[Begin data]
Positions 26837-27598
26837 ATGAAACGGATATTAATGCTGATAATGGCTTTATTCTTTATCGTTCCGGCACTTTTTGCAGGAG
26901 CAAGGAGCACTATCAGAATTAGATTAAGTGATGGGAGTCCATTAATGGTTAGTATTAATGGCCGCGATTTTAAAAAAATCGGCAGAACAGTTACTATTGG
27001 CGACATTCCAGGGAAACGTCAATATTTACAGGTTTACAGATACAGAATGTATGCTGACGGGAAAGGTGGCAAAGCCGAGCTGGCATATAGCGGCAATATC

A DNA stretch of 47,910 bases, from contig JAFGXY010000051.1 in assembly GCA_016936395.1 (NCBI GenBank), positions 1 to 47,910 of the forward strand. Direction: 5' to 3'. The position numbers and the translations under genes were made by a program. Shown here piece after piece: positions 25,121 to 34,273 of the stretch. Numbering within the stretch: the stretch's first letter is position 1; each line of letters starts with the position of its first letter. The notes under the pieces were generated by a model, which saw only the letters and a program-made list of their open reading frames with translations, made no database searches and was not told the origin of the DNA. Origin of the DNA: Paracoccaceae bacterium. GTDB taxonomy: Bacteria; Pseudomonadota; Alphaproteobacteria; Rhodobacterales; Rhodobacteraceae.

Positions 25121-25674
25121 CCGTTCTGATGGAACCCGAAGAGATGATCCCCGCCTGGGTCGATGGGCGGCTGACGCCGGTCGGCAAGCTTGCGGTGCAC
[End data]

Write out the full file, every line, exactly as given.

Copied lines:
Positions 26837-27598
26837 ATGAAACGGATATTAATGCTGATAATGGCTTTATTCTTTATCGTTCCGGCACTTTTTGCAGGAG
26901 CAAGGAGCACTATCAGAATTAGATTAAGTGATGGGAGTCCATTAATGGTTAGTATTAATGGCCGCGATTTTAAAAAAATCGGCAGAACAGTTACTATTGG
27001 CGACATTCCAGGGAAACGTCAATATTTACAGGTTTACAGATACAGAATGTATGCTGACGGGAAAGGTGGCAAAGCCGAGCTGGCATATAGCGGCAATATC

A DNA stretch of 47,910 bases, from contig JAFGXY010000051.1 in assembly GCA_016936395.1 (NCBI GenBank), positions 1 to 47,910 of the forward strand. Direction: 5' to 3'. The position numbers and the translations under genes were made by a program. Shown here piece after piece: positions 25,121 to 34,273 of the stretch. Numbering within the stretch: the stretch's first letter is position 1; each line of letters starts with the position of its first letter. The notes under the pieces were generated by a model, which saw only the letters and a program-made list of their open reading frames with translations, made no database searches and was not told the origin of the DNA. Origin of the DNA: Paracoccaceae bacterium. GTDB taxonomy: Bacteria; Pseudomonadota; Alphaproteobacteria; Rhodobacterales; Rhodobacteraceae.

Positions 25121-25674
25121 CCGTTCTGATGGAACCCGAAGAGATGATCCCCGCCTGGGTCGATGGGCGGCTGACGCCGGTCGGCAAGCTTGCGGTGCAC